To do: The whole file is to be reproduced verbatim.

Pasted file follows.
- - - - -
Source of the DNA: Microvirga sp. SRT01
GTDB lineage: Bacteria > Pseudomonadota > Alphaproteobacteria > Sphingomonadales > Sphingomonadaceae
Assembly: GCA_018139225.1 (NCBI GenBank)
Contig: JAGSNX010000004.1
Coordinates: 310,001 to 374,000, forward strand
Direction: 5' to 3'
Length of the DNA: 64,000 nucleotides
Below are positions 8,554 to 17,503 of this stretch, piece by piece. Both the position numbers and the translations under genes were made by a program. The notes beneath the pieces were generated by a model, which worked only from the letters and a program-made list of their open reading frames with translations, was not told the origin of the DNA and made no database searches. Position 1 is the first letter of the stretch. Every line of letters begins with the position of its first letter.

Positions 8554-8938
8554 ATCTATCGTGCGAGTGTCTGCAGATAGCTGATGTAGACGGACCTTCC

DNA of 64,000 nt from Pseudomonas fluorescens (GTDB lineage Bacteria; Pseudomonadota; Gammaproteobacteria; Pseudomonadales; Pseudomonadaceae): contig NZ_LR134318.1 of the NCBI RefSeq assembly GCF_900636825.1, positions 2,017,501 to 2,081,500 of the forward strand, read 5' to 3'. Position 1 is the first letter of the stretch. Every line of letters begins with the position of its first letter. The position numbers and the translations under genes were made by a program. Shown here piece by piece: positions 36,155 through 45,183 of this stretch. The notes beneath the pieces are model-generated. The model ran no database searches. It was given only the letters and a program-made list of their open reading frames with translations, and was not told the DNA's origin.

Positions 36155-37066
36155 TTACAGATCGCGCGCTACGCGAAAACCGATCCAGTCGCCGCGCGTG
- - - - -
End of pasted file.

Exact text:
Source of the DNA: Microvirga sp. SRT01
GTDB lineage: Bacteria > Pseudomonadota > Alphaproteobacteria > Sphingomonadales > Sphingomonadaceae
Assembly: GCA_018139225.1 (NCBI GenBank)
Contig: JAGSNX010000004.1
Coordinates: 310,001 to 374,000, forward strand
Direction: 5' to 3'
Length of the DNA: 64,000 nucleotides
Below are positions 8,554 to 17,503 of this stretch, piece by piece. Both the position numbers and the translations under genes were made by a program. The notes beneath the pieces were generated by a model, which worked only from the letters and a program-made list of their open reading frames with translations, was not told the origin of the DNA and made no database searches. Position 1 is the first letter of the stretch. Every line of letters begins with the position of its first letter.

Positions 8554-8938
8554 ATCTATCGTGCGAGTGTCTGCAGATAGCTGATGTAGACGGACCTTCC

DNA of 64,000 nt from Pseudomonas fluorescens (GTDB lineage Bacteria; Pseudomonadota; Gammaproteobacteria; Pseudomonadales; Pseudomonadaceae): contig NZ_LR134318.1 of the NCBI RefSeq assembly GCF_900636825.1, positions 2,017,501 to 2,081,500 of the forward strand, read 5' to 3'. Position 1 is the first letter of the stretch. Every line of letters begins with the position of its first letter. The position numbers and the translations under genes were made by a program. Shown here piece by piece: positions 36,155 through 45,183 of this stretch. The notes beneath the pieces are model-generated. The model ran no database searches. It was given only the letters and a program-made list of their open reading frames with translations, and was not told the DNA's origin.

Positions 36155-37066
36155 TTACAGATCGCGCGCTACGCGAAAACCGATCCAGTCGCCGCGCGTG